Inzko Calls on EU to Maintain Focus on Bosnia

Negative political trends in Bosnia must be taken very seriously and require the urgent attention of the European Union, the international community’s High Representative to Bosnia Valentin Inzko said.

“In the last four years Bosnia has been in a political stalemate…not a single new reform has been adopted that would give the state increased competences needed for active participation in the EU accession process,“ Valentin Inzko told members of the European Parliament in Brussels on Tuesday according to a statement issued by his office.

Inzko warned that the current challenges in Bosnia must be taken “very seriously“, urging the EU to be “proactively engaged in order to reverse the current negative political trends”.

“Of outmost importance is to make it clear to the political leaders (in Bosnia) that the current challenges to the Dayton agreement and the High Representative’s powers are unacceptable,” Inzko said, referring to the peace agreement which ended the 1992-95 war in Bosnia.

The post of the High Representative was created under the Dayton peace agreement and was later given the authority to impose legislation and dismiss local officials who obstruct the implementation of the peace agreement.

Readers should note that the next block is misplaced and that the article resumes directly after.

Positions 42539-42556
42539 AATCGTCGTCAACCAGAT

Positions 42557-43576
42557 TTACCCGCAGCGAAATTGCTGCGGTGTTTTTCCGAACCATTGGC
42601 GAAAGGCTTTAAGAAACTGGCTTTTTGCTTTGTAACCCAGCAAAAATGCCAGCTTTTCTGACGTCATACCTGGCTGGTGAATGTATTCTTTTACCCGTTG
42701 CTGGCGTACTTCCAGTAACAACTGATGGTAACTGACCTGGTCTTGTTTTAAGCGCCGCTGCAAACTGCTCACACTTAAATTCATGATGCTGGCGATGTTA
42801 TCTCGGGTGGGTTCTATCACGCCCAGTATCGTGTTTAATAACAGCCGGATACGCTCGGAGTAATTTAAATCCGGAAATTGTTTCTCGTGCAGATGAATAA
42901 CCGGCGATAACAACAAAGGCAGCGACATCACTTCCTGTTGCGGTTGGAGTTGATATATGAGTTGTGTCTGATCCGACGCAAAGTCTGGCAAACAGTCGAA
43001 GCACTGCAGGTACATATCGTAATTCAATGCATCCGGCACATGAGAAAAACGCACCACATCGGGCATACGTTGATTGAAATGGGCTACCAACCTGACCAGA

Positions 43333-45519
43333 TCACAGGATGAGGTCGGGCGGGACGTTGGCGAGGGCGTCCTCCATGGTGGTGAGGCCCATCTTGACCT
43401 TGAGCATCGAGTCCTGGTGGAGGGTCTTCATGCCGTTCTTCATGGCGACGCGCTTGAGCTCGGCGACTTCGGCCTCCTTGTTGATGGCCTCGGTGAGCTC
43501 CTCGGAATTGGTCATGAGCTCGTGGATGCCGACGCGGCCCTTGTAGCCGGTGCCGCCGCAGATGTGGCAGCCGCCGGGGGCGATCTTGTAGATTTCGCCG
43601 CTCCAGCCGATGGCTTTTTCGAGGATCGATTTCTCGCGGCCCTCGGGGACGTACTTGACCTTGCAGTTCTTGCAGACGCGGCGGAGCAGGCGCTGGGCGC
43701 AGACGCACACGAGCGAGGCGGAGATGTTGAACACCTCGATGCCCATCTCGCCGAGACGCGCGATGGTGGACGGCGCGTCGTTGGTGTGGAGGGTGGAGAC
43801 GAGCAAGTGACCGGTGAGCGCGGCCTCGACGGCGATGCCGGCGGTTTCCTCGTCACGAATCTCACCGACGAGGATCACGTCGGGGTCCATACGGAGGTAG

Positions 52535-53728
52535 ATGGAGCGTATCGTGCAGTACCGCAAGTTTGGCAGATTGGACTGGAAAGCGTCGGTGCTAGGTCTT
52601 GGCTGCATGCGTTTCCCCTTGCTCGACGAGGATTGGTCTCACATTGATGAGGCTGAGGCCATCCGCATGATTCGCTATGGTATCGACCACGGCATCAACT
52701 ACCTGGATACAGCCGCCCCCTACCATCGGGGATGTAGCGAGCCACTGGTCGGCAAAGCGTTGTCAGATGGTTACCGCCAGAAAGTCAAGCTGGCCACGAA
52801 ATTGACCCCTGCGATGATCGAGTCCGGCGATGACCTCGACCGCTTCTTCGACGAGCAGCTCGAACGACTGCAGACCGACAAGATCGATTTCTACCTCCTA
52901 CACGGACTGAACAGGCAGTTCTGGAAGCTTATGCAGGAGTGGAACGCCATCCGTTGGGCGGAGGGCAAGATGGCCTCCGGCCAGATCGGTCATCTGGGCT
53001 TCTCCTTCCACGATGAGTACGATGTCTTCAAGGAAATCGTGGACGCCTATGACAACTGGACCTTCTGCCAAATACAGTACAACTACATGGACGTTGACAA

However, Bosnian Serbs have recently stepped up their opposition to the High Representative’s continued presence in Bosnia, accusing Inzko of abusing his powers and refusing to accept his decisions.

A long simmering conflict between the Bosnian Serb government and Inzko reached boiling point in December following the envoy’s decision to extend the mandate of international judges working on war crimes cases at Bosnia’s state court.

The Bosnian Serb government rejected Inzko’s decision and said it would call for a referendum to allow citizens of the country’s Serb-dominated entity to decide on the issue.

Under the Dayton peace agreement, Bosnia was divided into two highly autonomous entities – the Serb-dominated Republika Srpska and Croat-Bosniak (Bosnian Muslim) federation. Each entity has its own government, parliament and presidency, but the two are linked by weak central institutions.

The international community has long insisted that more powers be transferred to those central institutions in order to make the country more functional, but Republika Srpska has largely opposed such action and insisted on retaining its autonomy.

The entity has been accused of blocking the work of central institutions and preventing the adoption of important reform laws required to accelerate the country on its way to membership in the European Union.

Defying repeated warnings by the international community, the Bosnian Serb government adopted a draft law on Tuesday which, if passed by the region’s parliament, would pave the way for a referendum on Inzko’s authority.

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